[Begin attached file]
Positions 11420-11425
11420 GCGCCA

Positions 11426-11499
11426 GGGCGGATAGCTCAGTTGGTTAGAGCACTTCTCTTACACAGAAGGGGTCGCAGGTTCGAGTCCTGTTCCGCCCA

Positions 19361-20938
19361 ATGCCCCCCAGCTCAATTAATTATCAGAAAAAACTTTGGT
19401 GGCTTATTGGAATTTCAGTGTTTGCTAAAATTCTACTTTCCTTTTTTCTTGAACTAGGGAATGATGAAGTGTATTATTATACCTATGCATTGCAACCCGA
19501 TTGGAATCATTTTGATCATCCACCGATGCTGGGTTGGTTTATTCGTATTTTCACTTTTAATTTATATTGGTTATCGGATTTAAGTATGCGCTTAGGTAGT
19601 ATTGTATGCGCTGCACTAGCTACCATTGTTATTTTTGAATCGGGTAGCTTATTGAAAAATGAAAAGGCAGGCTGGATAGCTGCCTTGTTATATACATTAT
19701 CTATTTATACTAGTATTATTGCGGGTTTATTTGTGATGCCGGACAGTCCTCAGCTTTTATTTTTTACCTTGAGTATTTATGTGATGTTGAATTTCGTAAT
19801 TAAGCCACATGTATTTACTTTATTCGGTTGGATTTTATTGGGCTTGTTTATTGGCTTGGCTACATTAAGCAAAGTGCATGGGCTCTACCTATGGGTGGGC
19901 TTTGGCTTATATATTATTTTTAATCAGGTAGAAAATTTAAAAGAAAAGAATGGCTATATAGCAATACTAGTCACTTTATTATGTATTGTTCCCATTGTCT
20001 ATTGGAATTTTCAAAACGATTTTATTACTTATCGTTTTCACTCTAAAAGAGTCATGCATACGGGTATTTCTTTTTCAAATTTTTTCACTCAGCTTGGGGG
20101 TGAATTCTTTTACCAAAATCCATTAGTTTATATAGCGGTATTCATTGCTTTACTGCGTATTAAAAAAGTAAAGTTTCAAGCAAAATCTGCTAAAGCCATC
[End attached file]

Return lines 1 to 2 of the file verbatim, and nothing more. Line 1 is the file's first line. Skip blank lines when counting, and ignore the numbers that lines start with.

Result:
Positions 11420-11425
11420 GCGCCA